Gone are the days when people would simply smoke a marijuana joint. In states where weed’s been legalized — both medicinally and recreationally — it can be found in various forms, from the whole plant to edibles to concentrates. One of those concentrates, called dabs, is the subject of a new paper calling into question whether its growing popularity is putting those who use them or make them, as well as those nearby, in danger.
Dabs — also known as butane hash oil (BHO), honey oil, budder, shatter, and wax — is a highly concentrated extract of marijuana’s psychoactive ingredient tetrahydrocannabidiol, or THC. It is thick gummy, and brownish-green, and looks like hot candle wax that’s been spilled onto a piece of paper and left to dry. When smoked through a modified bong (water pipe), it induces an instantaneous, powerful high that some users have described as being like the first time they smoked weed.
“At a minimum, dabs are four times as strong as a joint, and the high is administered all at once,” John Stogner, co-author of the paper and an assistant professor of criminology at the University of North Carolina, Charlotte, told Live Science. “It’s really exploding onto the drug-use scene.”
Stogner may have been speaking literally, too. Producing dabs is extremely dangerous process involving butane gas, which extracts the THC when it’s poured over the marijuana. The mixture is then heated up to evaporate the butane so only the thick concentrate remains. Amateur producers often fumble this step, however, as the gas often leaves vapors in the air, which can lead to explosions small enough to cause severe burns and large enough to light their homes on fire.
“There’s a big danger of fire even if they aren’t using some sort of heating device,” Stogner told HealthDay. “Given the amount of butane that can build up during this process, these individuals should be worried about any spark from any source.” In Colorado alone, the number of butane gas explosions jumped from 12 in 2013 to 32 in 2014, the year sales of recreational marijuana began.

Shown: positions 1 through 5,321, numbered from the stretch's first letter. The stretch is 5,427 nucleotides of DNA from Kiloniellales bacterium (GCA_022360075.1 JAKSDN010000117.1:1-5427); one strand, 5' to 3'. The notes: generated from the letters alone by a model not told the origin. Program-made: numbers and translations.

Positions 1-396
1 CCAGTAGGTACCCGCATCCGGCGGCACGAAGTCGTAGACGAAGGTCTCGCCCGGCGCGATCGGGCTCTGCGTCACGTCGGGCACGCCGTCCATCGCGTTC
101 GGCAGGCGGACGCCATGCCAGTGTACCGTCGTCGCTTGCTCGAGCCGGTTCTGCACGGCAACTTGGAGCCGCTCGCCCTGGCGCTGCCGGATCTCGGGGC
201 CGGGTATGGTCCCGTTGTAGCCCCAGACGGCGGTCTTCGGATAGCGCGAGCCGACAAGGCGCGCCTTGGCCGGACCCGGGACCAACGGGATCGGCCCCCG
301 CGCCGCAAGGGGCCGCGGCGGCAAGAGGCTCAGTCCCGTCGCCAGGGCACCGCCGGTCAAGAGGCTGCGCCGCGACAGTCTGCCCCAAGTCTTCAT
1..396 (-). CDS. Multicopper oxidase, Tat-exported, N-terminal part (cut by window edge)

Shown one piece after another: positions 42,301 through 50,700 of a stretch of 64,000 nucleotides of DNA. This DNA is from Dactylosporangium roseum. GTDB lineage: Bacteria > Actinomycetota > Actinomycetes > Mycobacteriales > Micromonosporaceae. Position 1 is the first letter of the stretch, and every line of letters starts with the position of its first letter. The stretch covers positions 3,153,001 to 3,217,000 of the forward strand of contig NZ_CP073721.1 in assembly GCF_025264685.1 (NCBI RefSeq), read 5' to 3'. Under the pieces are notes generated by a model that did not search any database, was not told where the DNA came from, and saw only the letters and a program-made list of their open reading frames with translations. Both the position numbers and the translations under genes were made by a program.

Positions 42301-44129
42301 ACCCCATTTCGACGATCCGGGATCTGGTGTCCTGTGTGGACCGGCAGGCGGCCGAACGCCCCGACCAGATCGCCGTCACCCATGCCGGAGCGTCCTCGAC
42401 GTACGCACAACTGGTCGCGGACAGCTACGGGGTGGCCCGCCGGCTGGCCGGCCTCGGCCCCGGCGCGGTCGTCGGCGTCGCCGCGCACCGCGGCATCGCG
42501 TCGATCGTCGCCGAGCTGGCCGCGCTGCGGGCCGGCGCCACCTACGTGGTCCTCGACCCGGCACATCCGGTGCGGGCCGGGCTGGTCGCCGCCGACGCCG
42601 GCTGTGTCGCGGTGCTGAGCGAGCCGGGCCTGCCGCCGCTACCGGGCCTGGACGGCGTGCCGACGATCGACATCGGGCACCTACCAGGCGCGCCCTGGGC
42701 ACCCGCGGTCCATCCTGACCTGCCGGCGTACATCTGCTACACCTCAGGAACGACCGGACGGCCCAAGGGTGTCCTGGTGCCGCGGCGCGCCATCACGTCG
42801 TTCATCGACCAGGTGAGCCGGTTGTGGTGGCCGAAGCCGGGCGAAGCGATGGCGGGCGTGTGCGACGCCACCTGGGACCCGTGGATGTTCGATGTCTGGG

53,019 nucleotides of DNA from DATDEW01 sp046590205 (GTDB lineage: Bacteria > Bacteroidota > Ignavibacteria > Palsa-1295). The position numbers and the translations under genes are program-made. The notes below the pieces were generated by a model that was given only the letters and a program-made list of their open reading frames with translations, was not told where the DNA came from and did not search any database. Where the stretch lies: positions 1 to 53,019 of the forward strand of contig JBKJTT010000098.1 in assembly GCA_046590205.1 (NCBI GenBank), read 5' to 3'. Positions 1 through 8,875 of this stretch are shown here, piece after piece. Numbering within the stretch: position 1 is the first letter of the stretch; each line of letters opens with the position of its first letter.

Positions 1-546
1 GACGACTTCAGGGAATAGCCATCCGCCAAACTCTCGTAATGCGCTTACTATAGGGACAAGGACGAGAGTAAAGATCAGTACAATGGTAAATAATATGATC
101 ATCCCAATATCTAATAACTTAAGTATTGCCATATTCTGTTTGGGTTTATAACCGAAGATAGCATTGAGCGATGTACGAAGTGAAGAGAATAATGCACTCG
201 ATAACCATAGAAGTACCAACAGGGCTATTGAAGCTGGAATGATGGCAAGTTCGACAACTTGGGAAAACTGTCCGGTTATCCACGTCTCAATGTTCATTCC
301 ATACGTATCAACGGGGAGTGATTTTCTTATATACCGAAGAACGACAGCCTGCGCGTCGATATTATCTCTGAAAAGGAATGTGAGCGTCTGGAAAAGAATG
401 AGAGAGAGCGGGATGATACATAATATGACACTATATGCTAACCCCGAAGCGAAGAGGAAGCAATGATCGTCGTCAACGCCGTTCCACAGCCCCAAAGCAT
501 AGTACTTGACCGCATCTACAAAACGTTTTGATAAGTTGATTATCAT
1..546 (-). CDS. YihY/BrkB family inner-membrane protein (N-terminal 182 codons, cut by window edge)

Stogner’s concern is that more people will attempt making dabs as their popularity grows, including in states where it isn’t legalized yet. There’s already a wealth of instructional videos on YouTube and other sites showing the step-by-step process. And while the process is dangerous, those who attempt it do so because the end result is a drug that contains upwards of 95 percent THC.
Despite dabs being marijuana-based, Stogner says “it’s dangerous to assume the risks of dabbing are akin to [those of] smoking marijuana.” The health effects may be entirely different. In fact, the only study to investigate the effects of dabbing found using it may increase tolerance to the drug and cause more severe withdrawal symptoms than, Live Science reported. Additionally, those who smoke dabs may also be unaware of THC concentrations, and may be smoking other chemicals, such as gases released from the bong’s metal, including rust and solder, the authors said.
There’s no stopping people from consuming dabs in states where marijuana has been legalized, and where high-tech, properly ventilated labs produce them. However, state governments will soon have to decide whether producing it at home is against the law.
In March, the Denver District Attorney’s Office dropped felony charges against Paul Mannaioni after an explosion sent him and two others to the hospital. The judge presiding over his case decided both his defense — that producing dabs was included in the state’s legalization bill — and former Attorney General John Suthers, who said manufacturing it at home was illegal, were wrong. Meanwhile, a man in Washington was sentenced last week to nine years in prison for causing an explosion that sent seven people to the hospital and led to an 87-year-old woman dying from injuries sustained while trying to escape the burning building.
Source: Stogner J, et al. Assessing the Dangers of “Dabbing”: Mere Marijuana or Harmful New Trend? Pediatrics. 2015.